For the past 50 years, Canadian footwear designer John Fluevog has been marching to his own drummer, turning out avant-garde, often offbeat footwear looks for men and women. While his quirky designs, known for their architectural silhouettes and bold color palette, may not be for everyone, he’s developed a loyal fan following he refers to as Fluevogers who are drawn to his signature styles.
To celebrate the milestone, Fluevog has come out with a book, “50 Years of John Fluevog,” chronicling his footwear journey.
Here, the footwear legend talks about navigating fashion changes, remaining independent and what lies ahead.
How have you adjusted to a half century of industry changes?
JF: “The biggest challenge has been finding reliable resources that understand you and work with you. It’s about having [them] ship product on time. However, factories don’t like my kind of company because they want to do the same thing all day long. It gets down to having somebody that’s on board with what your vision is since I’m always changing styles.”
Your designs are often considered quirky. Has that helped or hindered your business along the way?
“People say I’m not mass market and ask, ‘Who are these shoes for? You have this one over here, that one over there.’ Maybe they’re not expensive enough. What I do is difficult to categorize. [However], if you look at my styles, you’ll recognize for better or worse, that somebody put energy into them. You can feel the human touch. You can’t characterize my customer and go, ‘Oh, he or she is in this age group or this demographic.’ There are people like Alice Cooper who have been buying my shoes since the ’80s.”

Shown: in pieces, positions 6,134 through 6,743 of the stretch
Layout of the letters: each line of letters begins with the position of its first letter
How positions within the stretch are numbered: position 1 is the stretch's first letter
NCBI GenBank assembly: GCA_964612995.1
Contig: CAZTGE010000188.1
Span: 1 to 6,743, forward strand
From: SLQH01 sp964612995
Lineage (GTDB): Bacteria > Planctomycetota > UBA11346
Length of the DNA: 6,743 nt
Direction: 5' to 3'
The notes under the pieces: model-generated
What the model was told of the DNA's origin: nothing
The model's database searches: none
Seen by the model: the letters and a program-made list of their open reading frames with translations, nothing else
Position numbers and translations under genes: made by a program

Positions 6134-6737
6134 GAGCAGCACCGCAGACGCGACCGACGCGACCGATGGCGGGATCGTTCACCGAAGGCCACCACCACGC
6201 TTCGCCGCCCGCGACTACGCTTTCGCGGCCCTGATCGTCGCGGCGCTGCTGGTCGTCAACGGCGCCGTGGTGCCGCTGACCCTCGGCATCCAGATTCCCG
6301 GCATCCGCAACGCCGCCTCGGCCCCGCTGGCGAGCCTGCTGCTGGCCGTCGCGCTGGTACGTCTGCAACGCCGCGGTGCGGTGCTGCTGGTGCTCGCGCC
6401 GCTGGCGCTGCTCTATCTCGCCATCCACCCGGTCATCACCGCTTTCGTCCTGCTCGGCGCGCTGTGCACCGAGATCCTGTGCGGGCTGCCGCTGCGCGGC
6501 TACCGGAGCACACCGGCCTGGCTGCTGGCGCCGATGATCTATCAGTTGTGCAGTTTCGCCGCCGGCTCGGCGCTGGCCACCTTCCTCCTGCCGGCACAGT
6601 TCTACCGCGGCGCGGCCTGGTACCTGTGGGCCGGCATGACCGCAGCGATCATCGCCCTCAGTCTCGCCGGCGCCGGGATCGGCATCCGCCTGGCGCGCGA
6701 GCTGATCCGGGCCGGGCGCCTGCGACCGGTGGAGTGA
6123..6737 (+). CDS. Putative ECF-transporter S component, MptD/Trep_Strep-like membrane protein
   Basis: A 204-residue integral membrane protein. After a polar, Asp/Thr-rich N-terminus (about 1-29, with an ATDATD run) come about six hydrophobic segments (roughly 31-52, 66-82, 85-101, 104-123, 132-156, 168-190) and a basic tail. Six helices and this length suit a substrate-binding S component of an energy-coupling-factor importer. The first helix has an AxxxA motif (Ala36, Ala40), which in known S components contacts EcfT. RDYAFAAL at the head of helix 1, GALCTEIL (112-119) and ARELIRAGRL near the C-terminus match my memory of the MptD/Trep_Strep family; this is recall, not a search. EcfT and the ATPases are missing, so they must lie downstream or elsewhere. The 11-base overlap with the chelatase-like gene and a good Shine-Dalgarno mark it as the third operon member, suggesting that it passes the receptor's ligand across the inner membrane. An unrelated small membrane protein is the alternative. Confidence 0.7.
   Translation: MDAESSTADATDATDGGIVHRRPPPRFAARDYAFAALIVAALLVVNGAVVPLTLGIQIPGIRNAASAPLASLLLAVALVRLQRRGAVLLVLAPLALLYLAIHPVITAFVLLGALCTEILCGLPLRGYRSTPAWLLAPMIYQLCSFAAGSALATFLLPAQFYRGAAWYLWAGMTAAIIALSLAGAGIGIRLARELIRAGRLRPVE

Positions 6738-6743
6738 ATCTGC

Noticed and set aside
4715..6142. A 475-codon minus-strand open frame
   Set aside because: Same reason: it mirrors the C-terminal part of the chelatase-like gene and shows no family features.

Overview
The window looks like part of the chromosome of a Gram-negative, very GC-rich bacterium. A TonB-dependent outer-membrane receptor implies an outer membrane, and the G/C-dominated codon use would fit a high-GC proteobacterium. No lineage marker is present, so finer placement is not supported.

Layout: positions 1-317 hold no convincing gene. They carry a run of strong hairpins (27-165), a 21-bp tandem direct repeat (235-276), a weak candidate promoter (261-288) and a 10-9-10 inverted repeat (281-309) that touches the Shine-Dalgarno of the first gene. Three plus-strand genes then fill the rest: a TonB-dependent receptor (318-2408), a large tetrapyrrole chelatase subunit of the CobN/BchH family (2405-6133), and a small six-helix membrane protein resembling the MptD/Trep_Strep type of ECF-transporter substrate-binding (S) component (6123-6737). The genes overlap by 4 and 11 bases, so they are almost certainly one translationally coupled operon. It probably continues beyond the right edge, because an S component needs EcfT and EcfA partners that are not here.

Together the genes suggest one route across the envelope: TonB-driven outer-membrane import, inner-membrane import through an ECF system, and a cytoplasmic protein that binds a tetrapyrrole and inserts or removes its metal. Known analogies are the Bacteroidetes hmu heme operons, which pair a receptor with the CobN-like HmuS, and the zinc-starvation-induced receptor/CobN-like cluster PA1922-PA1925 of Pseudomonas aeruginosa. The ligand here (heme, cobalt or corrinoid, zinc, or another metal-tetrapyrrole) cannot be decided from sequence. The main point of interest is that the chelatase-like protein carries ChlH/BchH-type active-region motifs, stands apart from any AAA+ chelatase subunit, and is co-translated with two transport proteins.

Where do you get your inspiration from?
“I don’t follow trends. I’ve just gone with what I saw. I will see a look or get a feeling. Or I will be impressed by somebody wearing something and go down that avenue. I’m not saying I don’t copy anyone because I think we all do. But it is our [individual] interpretation of a [trend] and staying true to it. We all get influenced by things. Maybe it’s a club scene, music, art, poetry. You start to feel these [forces] if you’re a sensitive person. You pick up on them and go with it. Maybe that’s why I’m still here.”
Why has it remained a signature of your brand to name your shoes after people?
“There are families of styles with a personality around them. Then, within that family, I start naming the patterns. Sometimes, I name them after customers. People write in and say, ‘My friend so and so, or my sister, or wife is really into your shoes and she’s sick and I don’t know if she’s going to make it.’ I’ve named shoes after people like that. Some of them have passed on and we have shoes in their honor. The shoes have meaning.”
To what do you attribute your staying power in the shoe business?
“I get out of bed every day and keep on going. Early on, I had a wife, two kids and a mortgage, so I didn’t have much choice. And I don’t know how to do much else. I’ve gone in and out of solvency, and probably close to bankruptcy a few times. My biggest triumph is that I’m still in business in New York with stores in Brooklyn and Manhattan. I’ve never had anyone put money in the company. You just keep one foot in front of the other and keep on going. I have great staff and employees. I don’t take any of it for granted. I think it’s keeping a little bit loose and not having [any] preconceived ideas. It’s an interplay between my customers and me as a buyer and designer. I speak to them and they speak to me. I watch what they get into and what turns them on.”
London Fashion Week Men’s Attendees Had the Best Statement Sneakers
Men’s Heels Are Taking Over Milan and Paris Fashion Weeks for Fall 2020
Milan Fashion Week Men’s Street Style Featured the Chunkiest Shoes, From Sneakers to Combat Boots